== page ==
The move towards globalisation and the emergence of the digital economy has transformed the environment for all sorts of companies in recent years. Whereas many businesses may once have had a highly localised approach and been content to operate in just one small area, it has now become viable for even the smallest firms to work internationally.
As a result, they are having to transfer money across the globe on a regular basis, but how can they make sure they are getting the best deal on exchange rates? There are many ways in which they can proceed, from arranging an online currency comparison or consulting directly with an expert. This can be vital in order to help them make the most of their money and avoid paying over the odds for routine currency transfers.
Large businesses in particular could benefit from researching the market thoroughly. While these firms may use many products offered by banks on a day-to-day basis, they might find their regular provider does not always offer the most favourable foreign exchange rates. Therefore, it can be a good idea for them to shop around and find out what other deals are being offered by different suppliers.
David Wright, managing director of Axia FX and the former global head of FX at RBS, is one advocate of this approach, as he believes large businesses often assume they should simply use their regular financial services provider for foreign exchange.
"Banks prey on that assumption and don't give them a particularly good service, because they almost see it as a captive business," he commented.
Small businesses may also struggle to get a highly competitive rate, but this problem could be difficult to resolve, simply because of their size. Indeed, Mr Wright noted that some foreign exchange specialists may put them relatively low in the "pecking order of importance" and therefore offer them fairly poor rates, as well as less expertise than they would give to bigger companies.
After all, a typical FTSE 500 business, for instance, will have lots of in-house know-how such as treasurers with plenty of knowledge of foreign exchange. Since smaller companies are not specialists in the market and lack a thorough understanding of various important issues, banks may be able to take advantage of this.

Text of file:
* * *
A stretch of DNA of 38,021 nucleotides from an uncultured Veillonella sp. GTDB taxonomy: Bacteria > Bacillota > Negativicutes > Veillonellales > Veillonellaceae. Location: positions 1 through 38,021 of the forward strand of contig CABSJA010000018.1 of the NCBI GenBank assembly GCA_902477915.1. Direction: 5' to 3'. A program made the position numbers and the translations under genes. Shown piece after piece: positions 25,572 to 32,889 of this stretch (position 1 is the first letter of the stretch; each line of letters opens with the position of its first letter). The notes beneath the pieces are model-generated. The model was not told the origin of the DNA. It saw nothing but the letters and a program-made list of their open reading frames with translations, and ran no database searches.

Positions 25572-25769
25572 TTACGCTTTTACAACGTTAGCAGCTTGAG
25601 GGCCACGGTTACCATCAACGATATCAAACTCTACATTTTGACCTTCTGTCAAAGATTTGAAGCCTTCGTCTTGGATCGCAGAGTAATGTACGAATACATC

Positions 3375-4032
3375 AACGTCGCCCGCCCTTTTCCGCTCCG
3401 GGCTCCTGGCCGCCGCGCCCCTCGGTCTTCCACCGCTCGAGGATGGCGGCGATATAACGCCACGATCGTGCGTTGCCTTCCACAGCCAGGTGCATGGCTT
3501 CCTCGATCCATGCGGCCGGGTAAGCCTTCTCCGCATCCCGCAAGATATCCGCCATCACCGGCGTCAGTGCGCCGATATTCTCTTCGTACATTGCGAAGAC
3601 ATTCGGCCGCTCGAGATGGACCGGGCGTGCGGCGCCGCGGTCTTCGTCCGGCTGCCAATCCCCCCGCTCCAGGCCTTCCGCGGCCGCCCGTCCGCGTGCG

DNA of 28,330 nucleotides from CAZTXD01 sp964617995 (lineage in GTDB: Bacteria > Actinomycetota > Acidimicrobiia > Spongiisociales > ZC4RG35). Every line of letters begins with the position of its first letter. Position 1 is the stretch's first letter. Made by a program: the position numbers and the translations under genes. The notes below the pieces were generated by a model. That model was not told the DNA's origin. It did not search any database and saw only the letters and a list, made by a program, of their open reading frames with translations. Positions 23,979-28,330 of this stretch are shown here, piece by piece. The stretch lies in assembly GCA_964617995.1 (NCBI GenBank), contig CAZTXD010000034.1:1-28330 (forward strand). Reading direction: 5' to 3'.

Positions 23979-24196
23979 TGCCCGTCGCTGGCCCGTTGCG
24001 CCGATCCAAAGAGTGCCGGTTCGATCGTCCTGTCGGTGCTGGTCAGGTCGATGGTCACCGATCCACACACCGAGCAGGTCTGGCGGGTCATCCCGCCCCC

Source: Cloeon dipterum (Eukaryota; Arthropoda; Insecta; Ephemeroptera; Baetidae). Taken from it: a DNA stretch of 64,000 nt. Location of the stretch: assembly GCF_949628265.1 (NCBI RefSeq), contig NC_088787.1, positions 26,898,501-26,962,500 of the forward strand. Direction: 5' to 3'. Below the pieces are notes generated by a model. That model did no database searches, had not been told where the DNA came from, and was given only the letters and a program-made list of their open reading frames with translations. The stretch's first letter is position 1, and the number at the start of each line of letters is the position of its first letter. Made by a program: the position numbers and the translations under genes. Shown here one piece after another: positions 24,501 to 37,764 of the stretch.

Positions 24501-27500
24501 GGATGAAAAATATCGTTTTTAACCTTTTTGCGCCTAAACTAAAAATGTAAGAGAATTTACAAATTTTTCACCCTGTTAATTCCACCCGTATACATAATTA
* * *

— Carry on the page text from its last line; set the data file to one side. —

"I am positive that education is the most important thing for businesses, the more they know - the less likely they are to get ripped off," Mr Wright commented.
But fortunately, there are experts and organisations out there who can offer dedicated support to small businesses and help them find the best rates and hedge their foreign exchange exposure at the right times. Again, it depends on researching the market.
Nevertheless, banks and independent financial advisors can sometimes be governed by self-interest, recommending options that generate strong returns for them rather than their client. Therefore, the onus may be on the small business itself to take steps to see whether it is getting the benefits it expects from its supplier. Mr Wright has suggested companies try to work closely with them and make sure they ask the right questions in order to get a good service.
Small businesses can ill afford to pay more than they need to for transferring money around the world, particularly if they are doing so on a regular basis, so the need for them to keep their eye on the ball is very important.
Of course, the financial markets have been very volatile in the last few years and conditions across the globe do not look like calming down any time soon. As a result, businesses of all sizes need to work out what approach they plan to take to deal with currency fluctuations.
Mr Wright stated that hedging "everything at the beginning of the year" could be a good idea, as it offers greater stability over a 12-month period. However, he acknowledged that this could be counterproductive if the rate does go their way during the following months, as they will not get any benefit from it. The expert suggested that bigger businesses are more likely to hedge than their smaller counterparts, partly because of their greater experience at dealing with foreign exchange issues.
"Some companies do rely on foreign exchange swings to boost their profits, but then they get caught out if it goes against them - [but] large companies don't need that," he noted.
Small and medium-sized businesses may look at the some of the savings larger firms enjoy when getting the best rates and feel highly envious. After all, Mr Wright believes it would not be unusual for a business with an annual turnover of £100 million to save about £1 million "by being aware of foreign exchange rates".
However, the rate differential typically goes up depending on the size of a firm, so any savings they get are relative. Therefore, a business that has a turnover of £10 million should be pleased if they can save £100,000 a year by getting the best foreign exchange rates – as this is the same proportion as that enjoyed by a larger counterpart.
So while many of the same issues need to be considered across the board, businesses of all sizes have to think about what works best for them and not necessarily what is yielding results for another firm.